The effects of whole body vibration (WBV) have been studied extensively in occupational medicine. In particular, it has been shown that when the body undergoes chronically to whole body vibrations spinal degeneration is likely to be one of the deleterious outcomes. Low back pain has been shown to be the leading major cause of industrial disability in the population under the age of 45 years and has been linked to whole body vibration exposure encountered in some industrial settings. Whole body vibration has been recently purposed as an exercise intervention suggesting its effectiveness in increasing force-generating capacity in lower limbs and low back. It has also been reported to be an effective non-pharmacological intervention for patients with low back pain. Relatively short exposure to whole body vibration has been also shown to increase the serum levels of testosterone and growth hormone. The combined effects on the neuromuscular system and endocrine system seem to suggest its effectiveness as a therapeutic approach for sarcopenia and possibly osteoporosis. Due to the danger of long-term exposure to whole body vibration, it is important to develop safe exercise protocols in order to determine exercise programs for different populations.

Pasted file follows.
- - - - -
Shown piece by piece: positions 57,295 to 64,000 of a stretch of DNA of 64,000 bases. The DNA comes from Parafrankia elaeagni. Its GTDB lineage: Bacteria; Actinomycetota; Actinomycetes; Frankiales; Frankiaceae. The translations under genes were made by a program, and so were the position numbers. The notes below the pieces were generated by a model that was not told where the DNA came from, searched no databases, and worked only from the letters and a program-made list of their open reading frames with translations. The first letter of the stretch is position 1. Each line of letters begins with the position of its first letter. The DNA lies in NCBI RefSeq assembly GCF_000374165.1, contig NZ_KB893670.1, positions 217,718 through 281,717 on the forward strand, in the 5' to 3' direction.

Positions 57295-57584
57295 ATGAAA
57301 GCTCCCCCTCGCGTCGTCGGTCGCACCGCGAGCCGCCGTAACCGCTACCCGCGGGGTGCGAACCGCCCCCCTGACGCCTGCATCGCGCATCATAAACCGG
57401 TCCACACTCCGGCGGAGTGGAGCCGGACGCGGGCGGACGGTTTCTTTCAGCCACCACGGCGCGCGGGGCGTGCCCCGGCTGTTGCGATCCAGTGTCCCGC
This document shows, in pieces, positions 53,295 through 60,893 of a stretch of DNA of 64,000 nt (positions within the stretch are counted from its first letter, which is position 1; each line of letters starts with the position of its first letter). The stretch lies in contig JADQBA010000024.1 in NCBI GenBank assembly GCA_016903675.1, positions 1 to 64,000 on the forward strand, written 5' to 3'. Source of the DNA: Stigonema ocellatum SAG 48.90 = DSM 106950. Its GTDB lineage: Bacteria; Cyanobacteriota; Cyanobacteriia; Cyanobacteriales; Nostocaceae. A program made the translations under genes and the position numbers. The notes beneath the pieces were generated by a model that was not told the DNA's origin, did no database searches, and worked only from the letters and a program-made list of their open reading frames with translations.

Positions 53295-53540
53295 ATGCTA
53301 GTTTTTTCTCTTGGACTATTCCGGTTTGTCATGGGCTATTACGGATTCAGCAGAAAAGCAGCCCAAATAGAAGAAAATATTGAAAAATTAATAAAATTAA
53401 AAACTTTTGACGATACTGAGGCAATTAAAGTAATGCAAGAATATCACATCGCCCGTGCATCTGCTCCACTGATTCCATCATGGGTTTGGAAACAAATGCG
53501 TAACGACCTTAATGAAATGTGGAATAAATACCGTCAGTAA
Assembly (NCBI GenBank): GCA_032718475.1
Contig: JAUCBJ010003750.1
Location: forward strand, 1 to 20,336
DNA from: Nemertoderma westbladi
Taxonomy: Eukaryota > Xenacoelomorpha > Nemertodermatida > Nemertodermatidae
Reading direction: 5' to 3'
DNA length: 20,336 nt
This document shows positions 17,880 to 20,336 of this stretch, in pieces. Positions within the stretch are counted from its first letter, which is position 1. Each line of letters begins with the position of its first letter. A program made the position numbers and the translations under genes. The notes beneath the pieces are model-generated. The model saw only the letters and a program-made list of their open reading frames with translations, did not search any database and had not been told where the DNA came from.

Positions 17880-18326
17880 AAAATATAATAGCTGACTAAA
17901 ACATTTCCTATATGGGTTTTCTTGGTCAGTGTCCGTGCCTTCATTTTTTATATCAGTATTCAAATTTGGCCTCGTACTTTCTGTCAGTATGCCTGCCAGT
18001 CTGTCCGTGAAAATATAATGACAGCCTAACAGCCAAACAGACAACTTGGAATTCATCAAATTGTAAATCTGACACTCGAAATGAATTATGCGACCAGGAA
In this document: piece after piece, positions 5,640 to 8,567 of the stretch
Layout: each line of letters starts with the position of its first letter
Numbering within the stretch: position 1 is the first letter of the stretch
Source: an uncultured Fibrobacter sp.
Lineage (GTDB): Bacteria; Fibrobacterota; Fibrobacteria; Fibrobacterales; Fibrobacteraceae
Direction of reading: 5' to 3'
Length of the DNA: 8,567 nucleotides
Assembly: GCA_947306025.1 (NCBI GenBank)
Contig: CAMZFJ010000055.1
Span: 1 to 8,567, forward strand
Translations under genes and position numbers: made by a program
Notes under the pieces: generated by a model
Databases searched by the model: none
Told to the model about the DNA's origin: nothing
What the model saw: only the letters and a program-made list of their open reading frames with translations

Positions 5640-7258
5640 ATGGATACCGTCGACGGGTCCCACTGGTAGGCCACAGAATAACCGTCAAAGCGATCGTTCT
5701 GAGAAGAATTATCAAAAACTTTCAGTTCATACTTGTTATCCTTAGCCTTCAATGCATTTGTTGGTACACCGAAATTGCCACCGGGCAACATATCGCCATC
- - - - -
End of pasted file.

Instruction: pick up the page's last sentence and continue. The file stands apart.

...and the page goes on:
Foliar fungicides are widely used to control pests on several crops and, from mid-2000s, have become more common on maize. The yield advantages derived from foliar fungicides on maize, as for other crops, could be related not only to the direct control of the disease, but also to physiological effects on the plant. The aim of the research was to evaluate the response of maize to the application of an azoxystrobin and propiconazole mixture. The fungicide was applied to hybrids with different susceptibility to northern corn leaf blight (NCLB) foliar disease at the beginning of stem elongation or at the tassel emergence stage. The best application timing resulted to be at the tassel emergence stage for both pathogen control and grain yield. The treatment effectively controlled disease development on the two hybrids susceptible to NCLB. However, the yield of the moderately-resistant hybrid increased unexpectedly to a comparable extent, even though no significant fungal containment was detected from a visual inspection. The peroxidase and superoxide dismutase activity, the protein leaf content and the translocation efficiency of carbohydrates from the leaf to the ear were not influenced by the fungicide treatments, differently from what had been previously shown on wheat. The authors suggest that rather than the improved metabolism of the reactive oxygen species, the positive effect of the fungicide on the moderately-resistant hybrid is due to other physiological mechanisms. It is hypothesized that the fungicide leads to better yields as it prevents the allocation of metabolic resources to actively defend against the pathogen.